Antibody; fab; phage display; rna; structured rnas; oncogenic rnas; trna; initiator trna; methionyl trna; trnaimet; trna fab; initiator trna fab
Non-coding RNAs (ncRNAs) account for a higher percent of the genome than coding mRNAs, and are implicated in human disease such as cancer, neurological, cardiac and many others. While the majority of ncRNAs involved in disease were originally attributed to a class of RNAs called micro RNAs (miRNAs) with a small size of only about 19 -24 base pairs, emerging research has now demonstrated a class of long non-coding RNAs (lncRNAs) that have a size of over 200 base pairs to be responsible for gene regulation and other functional roles and have also found to contribute to pathogenesis in humans. The increased size and structural complexity require novel tools to study their interactions beyond RNA interference. Synthetic antibodies are classic tools and therapeutics utilized to study and treat proteins involved in human disease. Likewise we hypothesize that structured RNAs can also take advantage of synthetic antibodies to probe their functions and be utilized as therapeutics. Currently, antibodies have been raised against microbial riboswitches and other structured RNAs of single-celled organisms, and only one human structured RNA to the best of our knowledge. However, no one has yet to create a synthetic antibody capable of behaving as a therapeutic against a structured RNA. We therefore sought to raise an antibody Fab against a structured RNA, human initiator tRNA, a model oncogenic non-coding RNA and demonstrate its efficacy in vitro. We then characterized the antibody and explored delivery options in cancer cells including the use of nanoparticle delivery systems. With the emerging transcriptome revealing new ncRNAs implicated in human disease, our research has begun to address a new therapeutic strategy, laying down the foundation for the future of structured RNA-targeted therapies.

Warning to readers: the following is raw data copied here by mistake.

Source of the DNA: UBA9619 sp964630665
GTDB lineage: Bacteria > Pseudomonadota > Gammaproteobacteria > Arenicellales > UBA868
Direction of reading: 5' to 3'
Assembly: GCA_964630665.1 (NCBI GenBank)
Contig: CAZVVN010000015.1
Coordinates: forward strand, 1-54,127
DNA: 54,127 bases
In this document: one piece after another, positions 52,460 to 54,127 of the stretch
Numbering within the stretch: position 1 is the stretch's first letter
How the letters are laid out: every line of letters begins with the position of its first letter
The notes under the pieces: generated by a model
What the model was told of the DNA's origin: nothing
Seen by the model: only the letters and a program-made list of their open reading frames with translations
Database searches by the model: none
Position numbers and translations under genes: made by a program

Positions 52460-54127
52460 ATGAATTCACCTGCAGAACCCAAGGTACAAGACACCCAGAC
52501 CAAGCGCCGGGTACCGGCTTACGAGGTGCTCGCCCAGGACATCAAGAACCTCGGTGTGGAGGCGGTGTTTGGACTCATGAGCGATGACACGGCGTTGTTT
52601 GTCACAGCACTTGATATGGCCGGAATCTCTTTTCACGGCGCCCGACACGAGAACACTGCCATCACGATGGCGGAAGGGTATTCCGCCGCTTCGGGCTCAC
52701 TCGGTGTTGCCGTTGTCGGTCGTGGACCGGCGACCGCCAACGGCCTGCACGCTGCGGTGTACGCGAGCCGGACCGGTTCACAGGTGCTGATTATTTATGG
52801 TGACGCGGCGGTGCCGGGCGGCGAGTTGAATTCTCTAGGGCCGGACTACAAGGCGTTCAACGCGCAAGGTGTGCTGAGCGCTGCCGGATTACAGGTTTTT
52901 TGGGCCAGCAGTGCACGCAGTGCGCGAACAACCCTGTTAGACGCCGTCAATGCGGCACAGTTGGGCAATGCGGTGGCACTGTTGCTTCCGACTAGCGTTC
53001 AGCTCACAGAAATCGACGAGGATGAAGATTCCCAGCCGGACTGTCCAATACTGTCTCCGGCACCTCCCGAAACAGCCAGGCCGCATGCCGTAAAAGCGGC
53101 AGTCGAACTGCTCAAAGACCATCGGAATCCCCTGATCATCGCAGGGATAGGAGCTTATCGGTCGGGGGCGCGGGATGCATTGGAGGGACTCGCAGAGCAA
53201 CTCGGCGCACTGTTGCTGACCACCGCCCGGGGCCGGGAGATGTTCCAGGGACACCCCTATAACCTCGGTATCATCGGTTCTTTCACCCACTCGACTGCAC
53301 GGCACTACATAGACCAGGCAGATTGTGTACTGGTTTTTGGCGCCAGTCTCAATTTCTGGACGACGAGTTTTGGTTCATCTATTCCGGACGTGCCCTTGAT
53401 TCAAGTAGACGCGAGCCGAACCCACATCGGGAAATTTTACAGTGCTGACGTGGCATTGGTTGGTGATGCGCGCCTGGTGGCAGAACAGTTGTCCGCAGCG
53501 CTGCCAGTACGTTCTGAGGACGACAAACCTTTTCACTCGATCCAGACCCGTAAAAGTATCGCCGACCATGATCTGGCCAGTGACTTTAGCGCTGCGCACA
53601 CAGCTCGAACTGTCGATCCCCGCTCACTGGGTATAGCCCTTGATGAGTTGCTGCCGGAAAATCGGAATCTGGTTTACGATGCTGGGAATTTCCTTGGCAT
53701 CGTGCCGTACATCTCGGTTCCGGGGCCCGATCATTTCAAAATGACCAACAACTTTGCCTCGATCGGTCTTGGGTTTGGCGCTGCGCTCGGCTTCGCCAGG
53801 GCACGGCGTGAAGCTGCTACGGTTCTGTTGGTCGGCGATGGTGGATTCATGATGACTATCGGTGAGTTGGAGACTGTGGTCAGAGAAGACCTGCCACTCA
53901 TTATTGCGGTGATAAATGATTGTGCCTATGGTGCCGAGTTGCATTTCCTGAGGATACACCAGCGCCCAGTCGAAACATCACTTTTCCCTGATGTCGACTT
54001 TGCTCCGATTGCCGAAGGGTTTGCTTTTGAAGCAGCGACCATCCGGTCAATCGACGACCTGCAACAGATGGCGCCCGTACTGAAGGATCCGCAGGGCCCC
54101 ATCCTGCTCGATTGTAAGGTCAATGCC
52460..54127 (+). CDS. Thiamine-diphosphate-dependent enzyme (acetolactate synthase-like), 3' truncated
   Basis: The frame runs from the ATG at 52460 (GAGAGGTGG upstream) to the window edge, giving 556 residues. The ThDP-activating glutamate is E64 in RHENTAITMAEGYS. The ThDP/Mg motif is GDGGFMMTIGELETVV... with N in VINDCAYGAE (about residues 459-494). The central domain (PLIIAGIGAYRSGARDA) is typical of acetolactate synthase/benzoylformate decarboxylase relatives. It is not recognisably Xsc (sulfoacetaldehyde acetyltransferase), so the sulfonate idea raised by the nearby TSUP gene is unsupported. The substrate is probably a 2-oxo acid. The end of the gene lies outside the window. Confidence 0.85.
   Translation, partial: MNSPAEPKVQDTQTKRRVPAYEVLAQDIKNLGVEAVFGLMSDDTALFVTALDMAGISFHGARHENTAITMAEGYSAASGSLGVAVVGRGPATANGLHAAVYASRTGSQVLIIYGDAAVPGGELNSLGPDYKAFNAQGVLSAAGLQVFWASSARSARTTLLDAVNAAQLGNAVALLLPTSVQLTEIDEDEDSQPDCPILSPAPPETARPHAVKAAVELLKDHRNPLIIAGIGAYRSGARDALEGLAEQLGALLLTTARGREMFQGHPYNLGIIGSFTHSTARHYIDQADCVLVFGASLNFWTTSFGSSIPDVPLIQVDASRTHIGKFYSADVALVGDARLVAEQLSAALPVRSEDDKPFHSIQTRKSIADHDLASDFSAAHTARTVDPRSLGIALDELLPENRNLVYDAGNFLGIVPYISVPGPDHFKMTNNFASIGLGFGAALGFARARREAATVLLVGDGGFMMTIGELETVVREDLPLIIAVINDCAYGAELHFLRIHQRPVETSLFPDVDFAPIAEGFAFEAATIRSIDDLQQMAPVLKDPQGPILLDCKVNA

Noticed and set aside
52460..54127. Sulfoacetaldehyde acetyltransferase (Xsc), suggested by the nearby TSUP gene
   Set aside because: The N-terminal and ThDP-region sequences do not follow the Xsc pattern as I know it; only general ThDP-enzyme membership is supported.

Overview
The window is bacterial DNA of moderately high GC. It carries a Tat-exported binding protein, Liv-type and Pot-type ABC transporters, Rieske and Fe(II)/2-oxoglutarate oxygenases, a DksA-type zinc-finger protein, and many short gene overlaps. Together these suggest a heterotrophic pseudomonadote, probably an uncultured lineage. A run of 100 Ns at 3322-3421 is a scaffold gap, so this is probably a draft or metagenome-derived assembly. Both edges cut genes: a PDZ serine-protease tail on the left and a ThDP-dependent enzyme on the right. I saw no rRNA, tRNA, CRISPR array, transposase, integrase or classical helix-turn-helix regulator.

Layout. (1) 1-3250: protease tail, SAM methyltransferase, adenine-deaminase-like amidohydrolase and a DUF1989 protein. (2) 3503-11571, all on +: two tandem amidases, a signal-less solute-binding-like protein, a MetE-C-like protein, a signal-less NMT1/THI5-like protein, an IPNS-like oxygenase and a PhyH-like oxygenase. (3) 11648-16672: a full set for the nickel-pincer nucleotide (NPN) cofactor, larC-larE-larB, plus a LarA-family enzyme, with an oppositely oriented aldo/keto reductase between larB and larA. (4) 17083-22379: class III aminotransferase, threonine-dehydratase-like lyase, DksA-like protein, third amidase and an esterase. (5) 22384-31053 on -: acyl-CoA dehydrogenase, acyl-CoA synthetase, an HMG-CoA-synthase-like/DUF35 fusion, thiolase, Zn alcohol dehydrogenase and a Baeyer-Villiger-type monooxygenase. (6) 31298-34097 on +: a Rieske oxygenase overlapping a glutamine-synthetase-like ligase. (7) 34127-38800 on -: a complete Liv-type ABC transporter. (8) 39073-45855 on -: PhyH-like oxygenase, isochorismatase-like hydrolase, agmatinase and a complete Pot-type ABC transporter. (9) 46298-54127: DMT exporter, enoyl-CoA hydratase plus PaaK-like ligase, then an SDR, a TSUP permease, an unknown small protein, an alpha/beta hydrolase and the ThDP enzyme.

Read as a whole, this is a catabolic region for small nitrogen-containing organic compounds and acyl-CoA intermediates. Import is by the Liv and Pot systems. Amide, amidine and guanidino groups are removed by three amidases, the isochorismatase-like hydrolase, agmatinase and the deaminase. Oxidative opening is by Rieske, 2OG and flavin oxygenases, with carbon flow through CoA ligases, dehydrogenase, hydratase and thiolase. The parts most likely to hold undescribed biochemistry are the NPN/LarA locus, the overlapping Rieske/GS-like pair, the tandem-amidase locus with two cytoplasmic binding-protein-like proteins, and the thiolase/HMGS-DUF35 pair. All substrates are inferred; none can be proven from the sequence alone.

If this is your thesis or dissertation, and want to learn how to access it or for more information about readership statistics, contact us at STARS@ucf.edu
Doctor of Philosophy (Ph.D.)
College of Medicine
Burnett School of Biomedical Sciences
Length of Campus-only Access
Doctoral Dissertation (Open Access)
Dissertations, Academic -- Medicine; Medicine -- Dissertations, Academic
Archer, Jennifer, "Preparation, Characterization, and Delivery of Antibodies Binding to a Model Oncogenic RNA, Human Initiator tRNA" (2014). Electronic Theses and Dissertations. 1199.
Restricted to the UCF community until 6-15-2020; it will then be open access.